Bazaar Wars: Ben Affleck’s Argo (2012) – Blu-ray review
No complaints here on the Oscar win. It has the big themes of yesteryear’s Best Pictures, but the nimble, unpretentious rush as other recent winners.
(Ben Affleck, 2012)
Best Picture winners have definitely got better since the low period of the early Noughties. A Beautiful Mind? Chicago? Crash? Never mind posterity: these looked like bad bets at the time. But things have got a lot more interesting, and Ben Affleck’s Argo completes a nearly uninterrupted run in recent years – we’ll overlook The King’s Speech – of choosing smart, light-on-its-feet entertainment over dusty, self-conscious prestige pieces.
For sure, Argo has its flaws: a triumphant, punch-the-air sense of American patriotism; an enthusiastic endorsement of the CIA (on the Blu-ray extras, director/star Affleck delights in being able to shoot at Langley); and a distinct lack of nuance in its depiction of rabid Islamic revolutionaries. There’s nothing particularly radical about the subtext; indeed, it sometimes feels like a straight version of Team America’s satirical plot about recruiting spies from the world of entertainment.
Instead, the joy lies in the cinematic verve of its depiction: at once a nail-biting thriller, a Hollywood comedy, and the breathlessly delighted reveal of a largely unknown piece of history. That ambitious but lightly-worn tone is down to Affleck, who is proving quite the find. As a director, he’s three for three, as consistently good as he was consistently bad as a movie star in the early 2000s. No second acts in American life? Affleck has made a film that is practically a rebuke to the shallow cynicism of his past life. Gigli? As the film’s catchphrase puts it, Argo fuck yourself. While Affleck’s talent is not entirely a surprise, given the breakthrough of Good Will Hunting, it’s proof that in Hollywood talent must be nurtured or it’ll quickly atrophy.
In a way, the Hollywood connection is the most interesting element of Argo, as screenwriter Chris Terrio mines the metaphorical links between the make-belief of movie-making and the exaggerations of espionage. Just as the Hollywood of the late 1970s was learning to dream a little bigger thanks to Star Wars, so the success of operation Argo – the exfiltration of six diplomats from Tehran at the outset of the Revolution – relies on finding the biggest lie possible, so outlandish it shouldn’t be possible. But it’s all in the details, and Terrio latches on the fact that the CIA’s partner in Tinseltown, the legendary John Chambers, was a maker of prosthetics… because, after all, what else is a cover story but a mask?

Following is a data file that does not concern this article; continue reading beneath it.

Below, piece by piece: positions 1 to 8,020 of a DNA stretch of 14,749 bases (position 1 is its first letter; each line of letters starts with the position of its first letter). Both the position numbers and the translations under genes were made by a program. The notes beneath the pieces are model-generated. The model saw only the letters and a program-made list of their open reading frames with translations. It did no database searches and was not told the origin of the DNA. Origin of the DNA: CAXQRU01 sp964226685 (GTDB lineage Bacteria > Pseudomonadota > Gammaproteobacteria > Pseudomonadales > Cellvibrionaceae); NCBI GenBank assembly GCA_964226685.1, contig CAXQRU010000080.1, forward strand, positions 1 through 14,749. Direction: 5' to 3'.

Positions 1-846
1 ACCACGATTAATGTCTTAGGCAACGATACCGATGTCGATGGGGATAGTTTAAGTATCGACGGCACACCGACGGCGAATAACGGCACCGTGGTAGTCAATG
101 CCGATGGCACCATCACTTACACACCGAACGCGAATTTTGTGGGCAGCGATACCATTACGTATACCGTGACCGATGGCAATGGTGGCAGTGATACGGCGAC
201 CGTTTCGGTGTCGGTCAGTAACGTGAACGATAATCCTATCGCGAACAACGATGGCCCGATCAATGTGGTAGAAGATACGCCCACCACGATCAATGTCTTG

This irony ripples throughout the film and beyond. The copious extras on the disc try really hard to sell the film’s basis in reality, with Affleck namedropping the Middle Eastern studies he did in college, and every major player – including the then-POTUS Jimmy Carter! – reflecting on what happened. And yet, the most telling detail is that, just as the CIA was pretending to turn Tehran into outer space, so the Tehran we see on-screen was filmed in Instanbul. It’s all artifice, really, which is why it’s such a joy that the film begins with the Proustian rush of using a genuine 1970s Warner Brothers logo, daring to pretend that Argo is some long-lost classic from that era.
In other words, this is Affleck playing at being a Movie Brat auteur and inching a little bit closer to matching that level of quality. By all means, check out Wikipedia in order to rip the film’s accuracy to shreds, but bear in mind Argo isn’t really about political history but movie history, and on that basis Affleck passes with distinction. The old-school, pre-CGI stylings are stunningly well done: the Pakula-esque paranoia of character actors shouting at each other across cigarette smoke-wreathed rooms; the tactile editing that knows how long to hold a fidgety close-up of a panicked face; the Jack Nicholson-level inventiveness of insults (“brace yourself, it’s like talking to those two old fucks from The Muppets”). At one point, Chambers tells Mendez that you can teach a rhesus monkey to be a director in a day, but Argo belies that advice that showing how much quality influence Affleck has soaked up since heading behind the camera.